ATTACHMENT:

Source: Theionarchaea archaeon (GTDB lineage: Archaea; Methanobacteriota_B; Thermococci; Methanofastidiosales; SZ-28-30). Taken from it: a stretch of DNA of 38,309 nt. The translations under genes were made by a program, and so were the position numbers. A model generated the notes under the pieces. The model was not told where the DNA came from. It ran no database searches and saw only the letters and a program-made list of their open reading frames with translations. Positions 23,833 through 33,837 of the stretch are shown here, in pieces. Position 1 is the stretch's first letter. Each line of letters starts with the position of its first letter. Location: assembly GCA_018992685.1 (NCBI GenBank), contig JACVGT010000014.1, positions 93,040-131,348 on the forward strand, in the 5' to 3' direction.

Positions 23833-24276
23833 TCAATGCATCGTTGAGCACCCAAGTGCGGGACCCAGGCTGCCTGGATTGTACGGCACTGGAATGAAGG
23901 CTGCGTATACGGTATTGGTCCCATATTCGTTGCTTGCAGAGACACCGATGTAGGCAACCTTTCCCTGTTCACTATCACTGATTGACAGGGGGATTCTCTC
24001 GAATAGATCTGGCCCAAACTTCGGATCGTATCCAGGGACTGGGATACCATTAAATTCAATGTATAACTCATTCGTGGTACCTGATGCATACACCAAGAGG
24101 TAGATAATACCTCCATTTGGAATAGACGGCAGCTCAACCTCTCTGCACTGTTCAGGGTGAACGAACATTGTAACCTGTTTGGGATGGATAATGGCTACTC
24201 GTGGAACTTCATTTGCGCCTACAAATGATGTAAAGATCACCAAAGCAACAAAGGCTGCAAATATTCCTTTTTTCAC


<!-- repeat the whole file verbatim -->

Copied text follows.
Source: Theionarchaea archaeon (GTDB lineage: Archaea; Methanobacteriota_B; Thermococci; Methanofastidiosales; SZ-28-30). Taken from it: a stretch of DNA of 38,309 nt. The translations under genes were made by a program, and so were the position numbers. A model generated the notes under the pieces. The model was not told where the DNA came from. It ran no database searches and saw only the letters and a program-made list of their open reading frames with translations. Positions 23,833 through 33,837 of the stretch are shown here, in pieces. Position 1 is the stretch's first letter. Each line of letters starts with the position of its first letter. Location: assembly GCA_018992685.1 (NCBI GenBank), contig JACVGT010000014.1, positions 93,040-131,348 on the forward strand, in the 5' to 3' direction.

Positions 23833-24276
23833 TCAATGCATCGTTGAGCACCCAAGTGCGGGACCCAGGCTGCCTGGATTGTACGGCACTGGAATGAAGG
23901 CTGCGTATACGGTATTGGTCCCATATTCGTTGCTTGCAGAGACACCGATGTAGGCAACCTTTCCCTGTTCACTATCACTGATTGACAGGGGGATTCTCTC
24001 GAATAGATCTGGCCCAAACTTCGGATCGTATCCAGGGACTGGGATACCATTAAATTCAATGTATAACTCATTCGTGGTACCTGATGCATACACCAAGAGG
24101 TAGATAATACCTCCATTTGGAATAGACGGCAGCTCAACCTCTCTGCACTGTTCAGGGTGAACGAACATTGTAACCTGTTTGGGATGGATAATGGCTACTC
24201 GTGGAACTTCATTTGCGCCTACAAATGATGTAAAGATCACCAAAGCAACAAAGGCTGCAAATATTCCTTTTTTCAC